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1.
Telemed Rep ; 2(1): 171-178, 2021.
Article in English | MEDLINE | ID: covidwho-1305407

ABSTRACT

Background: Social determinants of health directly affect cancer survival. Driven by advances in technology and recent demands due to COVID-19, telemedicine has the ability to improve patient access to care, lower health care costs, and increase workflow efficiency. The role of telemedicine in radiation oncology is not established. Materials and Methods: We conducted an IRB-approved pilot trial using a telehealth platform for the first post-radiation visit in patients with any cancer diagnosis. The primary endpoint was feasibility of using telehealth defined by completion of five telehealth visits per month in a single department. Secondary endpoints included the ability to assess patients appropriately, patient and physician satisfaction. Physicians were surveyed again during the pandemic to determine whether viewpoints changed. Results: Between May 27, 2016 and August 1, 2018, 37 patients were enrolled in the Telehealth in Post-operative Radiation Therapy (TelePORT) trial, with 24 evaluable patients who completed their scheduled telehealth visit. On average, 1.4 patients were accrued per month. All patients were satisfied with their care, had enough time with their physician and 85.7% believed the telehealth communication was excellent. All physicians were able to accurately assess the patient's symptoms via telehealth, whereas 82.3% felt they could accurately assess treatment-related toxicity. Physicians assessing skin toxicity from breast radiation were those who did not feel they were able to assess toxicity. Discussion and Conclusions: Both health care providers and patients have identified telemedicine as a suitable platform for radiation oncology visits. Although there are limitations, telemedicine has significant potential for increasing access of cancer care delivery in radiation oncology.

2.
Cureus ; 13(2): e13354, 2021 Feb 15.
Article in English | MEDLINE | ID: covidwho-1145697

ABSTRACT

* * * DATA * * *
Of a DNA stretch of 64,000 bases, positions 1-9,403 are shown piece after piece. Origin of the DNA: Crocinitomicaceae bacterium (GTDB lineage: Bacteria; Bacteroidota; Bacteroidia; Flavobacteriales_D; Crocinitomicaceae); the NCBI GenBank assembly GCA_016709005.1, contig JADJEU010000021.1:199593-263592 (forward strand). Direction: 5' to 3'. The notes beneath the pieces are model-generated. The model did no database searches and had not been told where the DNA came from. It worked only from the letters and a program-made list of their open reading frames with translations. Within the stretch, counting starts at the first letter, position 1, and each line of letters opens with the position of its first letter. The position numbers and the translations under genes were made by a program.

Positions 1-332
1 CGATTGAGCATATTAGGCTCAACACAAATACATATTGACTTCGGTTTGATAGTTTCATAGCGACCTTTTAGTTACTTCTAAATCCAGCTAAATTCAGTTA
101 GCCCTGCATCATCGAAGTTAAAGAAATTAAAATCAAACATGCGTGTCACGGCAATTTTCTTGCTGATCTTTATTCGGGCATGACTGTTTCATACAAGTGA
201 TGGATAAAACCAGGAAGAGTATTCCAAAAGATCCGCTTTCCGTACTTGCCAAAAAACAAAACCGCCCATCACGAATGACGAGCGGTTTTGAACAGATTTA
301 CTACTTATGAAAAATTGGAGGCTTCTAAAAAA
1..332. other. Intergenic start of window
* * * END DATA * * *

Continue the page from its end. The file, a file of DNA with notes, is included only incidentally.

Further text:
Background The COVID-19 pandemic challenges our ability to safely treat breast cancer patients and requires revisiting current techniques to evaluate optimal strategies. Potential long-term sequelae of breast radiation have been addressed by deep inspiration breath-hold (DIBH), prone positioning, and four-dimensional computed tomography (4DCT) average intensity projection (AveIP)-based planning techniques. Dosimetric comparisons to determine the optimal technique to minimize the normal tissue dose for left-sided breast cancers have not been performed. Methods Ten patients with left-sided, early-stage breast cancer undergoing whole breast radiation were simulated in the prone position, supine with DIBH, and with a free-breathing 4DCT scan. The target and organs at risk (OAR) contours were delineated in all scans. Target volume coverage and OAR doses were assessed. One-way analysis of variance (ANOVA) and Kruskal-Wallis one-way ANOVA were used to detect differences in dosimetric parameters among the different treatment plans. Significance was set as p < 0.05. Results We demonstrate differences in heart and lung dose by the simulation technique. The mean heart doses in the prone, DIBH, and AveIP plans were 129 cGy, 154 cGy, and 262 cGy, respectively (p=0.02). The lung V20 in the prone, DIBH, and AveIP groups was 0.5%, 10.3% and 9.5%, respectively (p <0.001). Regardless of technique, lumpectomy planning target volume (PTV) coverage did not differ between the three plans with 95% of the lumpectomy PTV volume covered by 100.4% in prone plans, 98.5% in AveIP plans, and 99.3% in DIBH plans (p=0.7). Conclusions Prone positioning provides dosimetric advantages as compared to DIBH. When infection risks are considered as in the current coronavirus disease 2019 (COVID-19) pandemic, prone plans have advantages in reducing the risk of disease transmission. In instances where prone positioning is not feasible, obtaining an AveIP simulation may be useful in more accurately assessing heart and lung toxicity and informing a risk/benefit discussion of DIBH vs free breath-hold techniques.

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